Sun, Jan 16, 2005 - Page 8 News List

DPP-PFP cooperation could have big impact

By Hsu Yung-ming 徐永明

People First Party (PFP) Chairman James Soong (宋楚瑜) is visiting Washington, and there have been rumors that he will meet with Randall Schriver, the US Deputy Assistant Secretary of State for East Asian Affairs among other senior government figures. There has been speculation that Soong is taking advantage of the US to put pressure on President Chen Shui-bian (陳水扁), using US discontent with Chen to constrain his cross-strait policy.

The problem is that with officials such as Schriver, Soong is walking into the lion's den. The topic of the arms budget is certain to arise, for this is an issue that greatly concerns the Americans. And the PFP has been aggressively opposed to the arms procurement deal in the legislature.

So, will Soong's meetings with US officials be an opportunity for him to complain about Chen, or will he have to explain to the US why the PFP is opposed to the arms procurement deal?

It remains to be seen what the US thinks about a DPP-PFP collaboration and whether they will act as a guarantor between the two parties to stabilize the relationship. The two parties might even sign an interim agreement endorsed by US to ensure that the DPP does not abandon the PFP after they find the PFP is no longer useful. This would enhance the strategic appeal of cooperation for the PFP. But before any of this can happen, Soong must first clearly state his position on the arms procurement deal.

Recently a Chinese Nationalist Party (KMT) delegation departed for Beijing to hold talks with Chinese officials over cross-strait charter flights for the Lunar New Year. While the PFP legislators were also invited to join the delegation led by the KMT, they did not show any interest in participating. Conversely, Soong would rather go to Washington with the PFP's cross-strait peace-advancement bill, suggesting that the PFP is avoiding the KMT at this juncture, and that it is also likely to steer clear of Beijing. Beijing might well wonder if the PFP is moving to a position of favoring the US and distancing itself from China, and is preparing to shoulder the responsibility of leading the Committee for Cross-Strait Peace and Development (兩岸和平發展委員會).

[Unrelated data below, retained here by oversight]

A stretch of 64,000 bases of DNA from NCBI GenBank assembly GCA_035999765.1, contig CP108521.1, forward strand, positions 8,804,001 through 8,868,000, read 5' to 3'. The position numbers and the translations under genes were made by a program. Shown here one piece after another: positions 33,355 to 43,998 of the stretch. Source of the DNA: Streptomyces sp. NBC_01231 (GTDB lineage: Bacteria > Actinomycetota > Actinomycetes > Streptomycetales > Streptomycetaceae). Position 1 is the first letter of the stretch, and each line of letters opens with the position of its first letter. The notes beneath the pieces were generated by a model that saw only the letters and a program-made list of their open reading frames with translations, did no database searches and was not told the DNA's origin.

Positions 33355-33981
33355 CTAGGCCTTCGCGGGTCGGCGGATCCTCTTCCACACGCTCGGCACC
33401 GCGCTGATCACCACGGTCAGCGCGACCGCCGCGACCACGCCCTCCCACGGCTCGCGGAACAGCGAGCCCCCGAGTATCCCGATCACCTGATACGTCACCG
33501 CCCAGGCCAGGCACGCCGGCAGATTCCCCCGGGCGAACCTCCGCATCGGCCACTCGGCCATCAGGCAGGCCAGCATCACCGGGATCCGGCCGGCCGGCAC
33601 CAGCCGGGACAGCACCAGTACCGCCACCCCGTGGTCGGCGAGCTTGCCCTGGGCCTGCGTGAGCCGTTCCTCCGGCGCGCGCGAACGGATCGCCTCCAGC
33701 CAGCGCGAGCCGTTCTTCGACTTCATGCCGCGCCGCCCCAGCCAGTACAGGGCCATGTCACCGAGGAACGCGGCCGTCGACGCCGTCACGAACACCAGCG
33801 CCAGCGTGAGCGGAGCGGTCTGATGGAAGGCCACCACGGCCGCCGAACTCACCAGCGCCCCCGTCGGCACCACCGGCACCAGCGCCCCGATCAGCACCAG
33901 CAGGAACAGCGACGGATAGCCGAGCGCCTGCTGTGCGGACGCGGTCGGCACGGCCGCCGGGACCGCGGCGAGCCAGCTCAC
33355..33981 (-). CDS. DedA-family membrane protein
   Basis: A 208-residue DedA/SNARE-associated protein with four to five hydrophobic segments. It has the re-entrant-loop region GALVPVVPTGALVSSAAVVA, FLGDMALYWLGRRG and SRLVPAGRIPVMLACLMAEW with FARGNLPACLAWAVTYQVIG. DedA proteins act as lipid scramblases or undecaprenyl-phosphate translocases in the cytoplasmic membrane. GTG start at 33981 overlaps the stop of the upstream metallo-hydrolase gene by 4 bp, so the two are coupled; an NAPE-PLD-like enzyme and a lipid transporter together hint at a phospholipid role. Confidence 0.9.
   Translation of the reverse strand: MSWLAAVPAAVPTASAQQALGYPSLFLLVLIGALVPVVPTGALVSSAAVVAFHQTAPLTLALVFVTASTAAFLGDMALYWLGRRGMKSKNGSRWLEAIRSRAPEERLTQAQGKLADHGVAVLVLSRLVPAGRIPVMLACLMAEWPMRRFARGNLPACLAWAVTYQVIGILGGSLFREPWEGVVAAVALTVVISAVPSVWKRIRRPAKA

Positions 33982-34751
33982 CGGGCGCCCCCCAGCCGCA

Once a DPP-PFP collaboration looks like a real possibility, it won't matter how many KMT legislators approach Beijing. If the extreme ends of the political spectrum in Taiwan can collaborate, the KMT will be marginalized and Beijing will be dealing with a new coalition that has obvious strategic superiority.

What would be the international impact of a DPP-PFP coalition? As for the arms procurement deal, the US has a way in now that the DPP and the PFP are moving closer together. And with Soong playing the leading role in the cross-strait issue, this opens up new possibilities in cross-strait relations. Beijing has not been able to come to grips with the political effects of a possible DPP-PFP collaboration and continues to push its anti-secession legislation. They have targeted Chen as an unreliable political figure, but have ignored the crucial role Soong could play. At this juncture, a DPP-PFP collaboration would have considerable flexibility.

No matter what form DPP-PFP collaboration takes, the possibility of such cooperation is already having an international impact. Soong has placed himself back in the political limelight and Chen has greatly widened the horizons of his historical legacy. This might turn out to be a comedy about two political rivals saving each other, even if the whole thing turns out to be a tragedy for the pan-blue camp. Lien has to concede that although Soong had time to fly to the US, he hasn't had time to send his regards.

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